In a recent meeting with activists from the Black Lives Matter movement, Hillary Clinton gave an interesting take on the concept of social reform. “I don’t believe you change hearts,” she said, explaining how social change occurs and should occur. “I believe you change laws, you change allocation of resources, you change the way systems operate.” For Clinton, this is actually quite an old argument, stretching back to the 2008 election when she famously credited the legal wranglings of Lyndon Johnson as the difference-maker in the Civil Rights Movement, rather than the mass protest movement led by, among others, Martin Luther King Jr. On that occasion, she said “Dr. King’s dream began to be realized when President Johnson passed the Civil Rights Act… It took a president to get it done.”
Each of these statements met with some criticism, but they are very much worthy of historical analysis. In the end, the question comes to this: when a social justice issue has been ignored by systems of power – as the Jim Crow system had been at the start of the 1950s, and as the issue of police/community relations and racial disparities in criminal justice had largely been before the Michael Brown shooting – how can change be created? Is a mass movement, whose job is less policy and more persuasion, the right instrument, or is it the role of lawmakers to force change that society will simply have to obey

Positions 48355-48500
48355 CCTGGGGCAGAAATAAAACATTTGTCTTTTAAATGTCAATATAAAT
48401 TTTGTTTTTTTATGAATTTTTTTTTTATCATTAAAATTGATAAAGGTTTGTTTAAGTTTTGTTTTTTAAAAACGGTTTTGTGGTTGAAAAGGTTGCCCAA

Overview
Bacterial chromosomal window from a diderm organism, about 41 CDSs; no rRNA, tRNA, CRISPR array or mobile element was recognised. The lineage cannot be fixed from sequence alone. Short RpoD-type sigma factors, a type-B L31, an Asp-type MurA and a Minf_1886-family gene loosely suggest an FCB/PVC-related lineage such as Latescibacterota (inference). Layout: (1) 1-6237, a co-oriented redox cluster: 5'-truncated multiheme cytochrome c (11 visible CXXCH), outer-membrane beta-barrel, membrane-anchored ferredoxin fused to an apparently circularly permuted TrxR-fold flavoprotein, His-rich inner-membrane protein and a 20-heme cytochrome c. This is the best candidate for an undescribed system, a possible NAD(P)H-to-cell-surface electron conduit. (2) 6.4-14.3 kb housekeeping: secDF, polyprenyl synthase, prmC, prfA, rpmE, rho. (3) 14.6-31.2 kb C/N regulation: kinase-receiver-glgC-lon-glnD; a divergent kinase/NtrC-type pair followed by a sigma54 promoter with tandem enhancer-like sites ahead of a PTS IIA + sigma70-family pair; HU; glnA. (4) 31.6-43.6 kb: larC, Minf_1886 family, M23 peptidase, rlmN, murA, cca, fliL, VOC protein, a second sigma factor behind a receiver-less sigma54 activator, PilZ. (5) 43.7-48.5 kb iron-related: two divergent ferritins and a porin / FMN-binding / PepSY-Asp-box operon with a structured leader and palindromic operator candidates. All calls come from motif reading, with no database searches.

Obviously American history is rife with examples that shed light on this question. Much of our history has been defined by tension between the passion of reform and the exigencies of government. But let’s start early in the nation’s history before ending with the two movements that Clinton’s quotes reference above. We’re going to examine a few of the most successful and well-known social movements in our country’s history to try and determine which approach tends to produce the most change.
Abolitionism – the movement to abolish the practice and institution of American slave labor – was the defining social movement of the first half of the nineteenth century. Many abolitionists, such as William Lloyd Garrison, the Boston-based publisher of The Liberator, saw politics as a road to nowhere. Garrison saw an American system that was bound up in slavery; it was woven into the social fabric of the south, and the north depended on slavery as well, for its economic well-being. The federal government seemed all too willing to capitulate to the slave power as well, in laws such as the Missouri Compromise which allotted new land to cotton production, and actions such as the Mexican American War, which many abolitionists (quite rightly) saw as a war to expand cotton land westward. Garrison, and those like him, concluded that there was no political path when the whole of the government seemed arrayed to defend slavery; for them, the only method was what they called ‘moral suasion’, the attempt to prevail on the moral and often religious sensibilities of a nation and change minds one at a time until slavery was abolished.